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Beyond olive oil: Which fats are best for you?

Oils made from coconut, avocado, and more are touted as health foods. We give you the truth.

Published: July 10, 2015 06:00 AM

Alongside canola and olive oil on food-market shelves you may spot an array of newer oils and cooking fats. Sales of flavored and specialty oils, from foods such as avocados, coconuts, and walnuts, jumped at natural-­food stores by more than 64 percent between 2012 and 2014, according to the market-research firm Mintel. And once-unusual fats like ghee are now common at stores such as Trader Joe’s and Whole Foods. Some are said to have special health benefits. But do they?

What kind of oil do you typically cook with? Let us know by leaving a comment below.

Coconut oil

Proponents claim coconut oil can spark weight loss, prevent or cure Alzheimer’s disease, and lower cholesterol. It’s a widely used topping for salads, vegetables, and popcorn, and it’s promoted as a healthful substitute for butter in baked goods.

The lowdown. More than 90 percent of its fat is saturated. (Butter is just more than 60 percent saturated fat.) “Saturated fat can raise blood cholesterol levels, which has been linked to a higher risk of cardiovascular disease,” says Maxine Siegel, R.D., Consumer Reports’ food-­testing manager. Small studies suggest that coconut oil’s fats may be less unhealthy than other saturated fats, but that’s uncertain. Swapping it for butter, canola, or olive oil won’t benefit health. But a small amount on sautéed vegetables probably won’t hurt.

Avocado oil

Avocados are high in fat, but most of that fat is unsaturated—which has been shown to benefit the heart and possibly aid in weight loss when consumed in moderation. They also contain antioxidants, and some believe avocado oil can help to protect against cancer.

The lowdown. Avocado oil, which has a nutritional profile similar to olive oil’s, can be a heart-healthy choice in salad dressings and for grilling, sautéing, and searing. “If somebody wants to drizzle a bit of that on their fresh tomatoes and peppers, that would be fine,” advises Alice H. ­Lichtenstein, D.Sc., professor of nutrition science and policy at Tufts University in Boston. But don’t expect huge health advantages. Yes, avocados contain antioxidants, but, Lichtenstein says, a balanced diet already provides sufficient antioxidants. One drawback to avocado oil is its cost, around $20 for an 16.9-ounce bottle.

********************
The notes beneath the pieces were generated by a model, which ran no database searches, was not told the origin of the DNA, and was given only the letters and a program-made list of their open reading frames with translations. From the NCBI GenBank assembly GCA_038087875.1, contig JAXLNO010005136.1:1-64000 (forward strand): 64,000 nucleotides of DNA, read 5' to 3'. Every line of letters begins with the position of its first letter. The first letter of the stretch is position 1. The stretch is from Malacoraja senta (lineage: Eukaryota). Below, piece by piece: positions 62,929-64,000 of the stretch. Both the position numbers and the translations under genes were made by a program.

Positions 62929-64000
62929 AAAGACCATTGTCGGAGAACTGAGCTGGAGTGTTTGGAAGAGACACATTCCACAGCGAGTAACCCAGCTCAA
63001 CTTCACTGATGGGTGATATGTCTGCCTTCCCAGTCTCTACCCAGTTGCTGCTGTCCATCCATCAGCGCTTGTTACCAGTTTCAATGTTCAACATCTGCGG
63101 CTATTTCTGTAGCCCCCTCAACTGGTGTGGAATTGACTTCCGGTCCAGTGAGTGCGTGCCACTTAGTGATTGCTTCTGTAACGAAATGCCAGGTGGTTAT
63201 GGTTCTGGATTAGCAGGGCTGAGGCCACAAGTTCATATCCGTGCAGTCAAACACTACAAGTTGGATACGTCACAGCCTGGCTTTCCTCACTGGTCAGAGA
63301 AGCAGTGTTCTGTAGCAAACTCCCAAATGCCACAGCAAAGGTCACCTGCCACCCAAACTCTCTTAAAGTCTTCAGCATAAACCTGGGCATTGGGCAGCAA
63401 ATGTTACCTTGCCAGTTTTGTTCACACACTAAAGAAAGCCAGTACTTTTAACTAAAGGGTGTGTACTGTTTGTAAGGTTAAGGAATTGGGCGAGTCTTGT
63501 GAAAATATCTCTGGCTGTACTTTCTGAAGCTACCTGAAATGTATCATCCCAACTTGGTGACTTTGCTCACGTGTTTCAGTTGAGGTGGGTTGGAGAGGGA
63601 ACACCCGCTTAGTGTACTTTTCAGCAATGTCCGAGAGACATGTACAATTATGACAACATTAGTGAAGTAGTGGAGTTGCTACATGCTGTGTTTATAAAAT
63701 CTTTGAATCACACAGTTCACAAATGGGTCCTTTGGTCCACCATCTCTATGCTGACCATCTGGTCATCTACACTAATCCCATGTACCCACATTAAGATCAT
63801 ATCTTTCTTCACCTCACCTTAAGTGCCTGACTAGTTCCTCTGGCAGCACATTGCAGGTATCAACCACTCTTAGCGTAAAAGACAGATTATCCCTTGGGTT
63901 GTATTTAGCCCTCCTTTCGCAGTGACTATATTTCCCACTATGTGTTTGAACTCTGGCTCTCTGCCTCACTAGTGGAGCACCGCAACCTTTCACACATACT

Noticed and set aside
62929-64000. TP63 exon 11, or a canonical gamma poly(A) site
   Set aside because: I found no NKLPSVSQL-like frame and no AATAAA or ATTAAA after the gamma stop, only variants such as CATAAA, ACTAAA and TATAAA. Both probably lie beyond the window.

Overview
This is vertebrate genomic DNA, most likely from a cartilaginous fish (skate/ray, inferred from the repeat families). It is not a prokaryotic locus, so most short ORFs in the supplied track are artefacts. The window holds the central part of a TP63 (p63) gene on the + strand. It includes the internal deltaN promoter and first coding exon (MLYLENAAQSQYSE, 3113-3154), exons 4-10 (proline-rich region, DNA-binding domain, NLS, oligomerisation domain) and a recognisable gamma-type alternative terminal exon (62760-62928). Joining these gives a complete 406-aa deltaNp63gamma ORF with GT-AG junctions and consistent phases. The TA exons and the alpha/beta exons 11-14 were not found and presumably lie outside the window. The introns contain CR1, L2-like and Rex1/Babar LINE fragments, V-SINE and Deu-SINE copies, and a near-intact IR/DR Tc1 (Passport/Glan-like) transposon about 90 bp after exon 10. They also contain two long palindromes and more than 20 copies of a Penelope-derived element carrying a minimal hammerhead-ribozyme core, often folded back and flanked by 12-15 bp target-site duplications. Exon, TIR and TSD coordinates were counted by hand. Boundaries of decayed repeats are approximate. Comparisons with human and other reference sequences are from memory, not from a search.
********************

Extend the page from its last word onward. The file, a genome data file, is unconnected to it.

Find out how to pick the best olive oils and what fats to avoid.

Walnut oil

Unrefined walnut oil has become widely used as a replacement for olive oil in salad dressings because of its nutty flavor. It’s low in saturated fat and high in unsaturated fat, and because walnuts are rich in the omega-3 fatty acid ALA (alpha-­linolenic acid), some researchers say the oil has heart-health benefits.

The lowdown. If you like walnut oil, swap it for olive oil in dressings or in place of vegetable oil in breads and muffins. But “there’s no unique fatty-acid composition that would make it better than some of the more common vegetable oils,” ­Lichtenstein says.

Ghee

Ghee, which is often used in Indian cuisine, is made by simmering butter, then skimming off the milk solids. What’s left is the butterfat, which has a rich, nutty flavor. Because the milk solids have been removed, ghee is often promoted for lactose-­intolerant people.

The lowdown. People who are lactose-­intolerant can usually digest ghee easily. But ghee, a form of butter, is high in saturated fat. “In small quantities I could see using it, but is there a health advantage?” Lichtenstein asks. “To my knowledge, no.” So spread a bit on toast or melt a teaspoon on vegetables, but don’t go overboard.

Editor's Note:

This article also appeared in the August 2015 issue of Consumer Reports on Health.

 

 



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